[en] The temporal variability of daily mean maximum and minimum temperatures and seasonal rainfall totals in summer (June to September) measured at 25 stations from 1950 to 2010 was analyzed in light of five climate indices. Long-term trend analysis using the Mann-Kendall method revealed a significant increase in maximum temperatures at 44% of stations and in minimum temperatures at 68% of stations. In contrast, a significant decrease in rainfall totals is observed for 16% of stations. The Lombard test revealed that shifts in mean values of maximum and minimum temperatures occurred after the 1970s decade whereas shifts in mean values of rainfall occurred before that decade. Daily mean maximum and minimum temperatures primarily show a positive correlation with summer (June to September) Atlantic Multidecadal Oscillation (AMO) and Arctic Oscillation (AO) indices, whereas rainfall totals are negatively correlated with the Southern Oscillation Index (SOI). The study shows that, contrary to the generally accepted view, summer warming is more widespread than winter warming in southern Quebec. Climate models used to predict future temperatures must take this into account.
[en] This paper investigates the optimal observational array for improving the initialization of El Niño-Southern Oscillation predictions by exploring the sensitive areas for target observations of two types of El Niño predictions. The sensitive areas are identified by calculating the optimally growing errors (OGEs) of the Zebiak–Cane model, as corrected by the optimal forcing vector that is determined by assimilating the observed sea surface temperature anomalies (SSTAs). It is found that although the OGEs have similar structures for different start months of predictions, the regions covered by much large errors for the SSTA component tend to locate at different zonal positions and depends on the start months. Furthermore, these regions are also in difference between two types of El Niño events. The regions covered by large errors of OGEs represent the sensitive areas for target observations. Considering the dependence of the sensitive areas on related El Niño types and the start months of predictions, the present study propose a quantitative frequency method to determine the sensitive areas for target observations associated with two types of El Niño predictions, which is expected to be applicable for both types of El Niño predictions with different start months. As a result, the sensitive areas that describe the array of target observations are presented with a reversal triangle-like shape locating in the eastern Pacific, specifically the area of 120°W–85°W, 0°S–11°S, and an extension to the west along the equator and then gathering at the 180° longitude and the western boundary. “Hindcast” experiments demonstrated that such observational array is very useful in distinguishing two types of El Niño and superior to the TAO/TRITON array. It is therefore suggested that the observational array provided in the present study is towards the optimal one and the original TAO/TRITON array should be further optimized when applied to predictions of the diversities of El Niño events.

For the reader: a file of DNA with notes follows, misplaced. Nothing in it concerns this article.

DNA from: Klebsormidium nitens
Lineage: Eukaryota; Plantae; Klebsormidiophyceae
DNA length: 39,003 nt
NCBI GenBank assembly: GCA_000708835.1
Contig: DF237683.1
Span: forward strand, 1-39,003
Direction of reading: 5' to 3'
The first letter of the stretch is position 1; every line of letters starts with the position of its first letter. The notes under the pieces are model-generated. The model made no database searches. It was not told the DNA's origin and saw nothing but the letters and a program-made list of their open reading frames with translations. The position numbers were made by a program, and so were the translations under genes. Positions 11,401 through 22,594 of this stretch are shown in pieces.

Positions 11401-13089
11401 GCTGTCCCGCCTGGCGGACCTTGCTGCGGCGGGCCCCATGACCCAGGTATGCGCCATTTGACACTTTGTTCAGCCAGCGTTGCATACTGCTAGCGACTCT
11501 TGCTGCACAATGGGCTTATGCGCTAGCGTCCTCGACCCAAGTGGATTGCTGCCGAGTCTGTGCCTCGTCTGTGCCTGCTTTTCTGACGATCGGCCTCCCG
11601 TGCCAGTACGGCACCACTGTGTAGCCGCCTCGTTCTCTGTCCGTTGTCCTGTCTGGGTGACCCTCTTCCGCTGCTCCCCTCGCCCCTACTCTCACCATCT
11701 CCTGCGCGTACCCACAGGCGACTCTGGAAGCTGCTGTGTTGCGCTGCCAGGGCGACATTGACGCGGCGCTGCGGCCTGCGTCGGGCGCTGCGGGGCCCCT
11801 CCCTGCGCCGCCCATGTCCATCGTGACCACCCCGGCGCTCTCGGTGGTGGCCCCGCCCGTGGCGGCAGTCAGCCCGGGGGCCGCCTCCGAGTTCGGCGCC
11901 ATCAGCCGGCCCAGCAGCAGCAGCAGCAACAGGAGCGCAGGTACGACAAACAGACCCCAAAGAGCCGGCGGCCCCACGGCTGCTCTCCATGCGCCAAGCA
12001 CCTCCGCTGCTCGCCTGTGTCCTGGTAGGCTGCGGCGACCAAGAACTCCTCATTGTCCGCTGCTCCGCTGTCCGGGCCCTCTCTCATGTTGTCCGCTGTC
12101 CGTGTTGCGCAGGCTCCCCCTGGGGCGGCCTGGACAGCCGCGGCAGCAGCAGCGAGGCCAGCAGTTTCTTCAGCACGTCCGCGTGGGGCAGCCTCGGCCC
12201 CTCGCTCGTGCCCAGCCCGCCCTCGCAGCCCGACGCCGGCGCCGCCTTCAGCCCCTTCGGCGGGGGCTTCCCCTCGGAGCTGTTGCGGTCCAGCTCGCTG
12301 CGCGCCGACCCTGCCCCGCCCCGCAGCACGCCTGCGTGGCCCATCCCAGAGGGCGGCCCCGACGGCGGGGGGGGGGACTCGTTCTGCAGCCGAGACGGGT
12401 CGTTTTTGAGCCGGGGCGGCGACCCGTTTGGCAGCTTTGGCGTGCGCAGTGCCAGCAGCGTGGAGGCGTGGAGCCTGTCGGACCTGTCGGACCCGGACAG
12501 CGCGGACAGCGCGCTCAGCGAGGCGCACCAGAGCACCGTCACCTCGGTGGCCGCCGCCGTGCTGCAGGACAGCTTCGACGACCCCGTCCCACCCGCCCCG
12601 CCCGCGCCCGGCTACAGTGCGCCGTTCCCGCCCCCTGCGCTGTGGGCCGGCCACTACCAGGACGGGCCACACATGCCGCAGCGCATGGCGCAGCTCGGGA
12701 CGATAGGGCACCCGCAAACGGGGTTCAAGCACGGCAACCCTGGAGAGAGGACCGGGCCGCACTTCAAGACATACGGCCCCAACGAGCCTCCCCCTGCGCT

[en] The feasibility of using tree-ring data as a proxy for regional precipitation and ENSO events in the Mediterranean region of California is explored. A transect of moisture-sensitive tree-ring sites, extending from southwestern to north-central California, documents regional patterns of winter precipitation and replicates the regional response to ENSO events in the 20. century. Proxy records of ENSO were used with the tree-ring data to examine precipitation/ENSO patterns in the 18. and 19. centuries. Results suggest some temporal and spatial variability in the regional precipitation response to ENSO over the last three centuries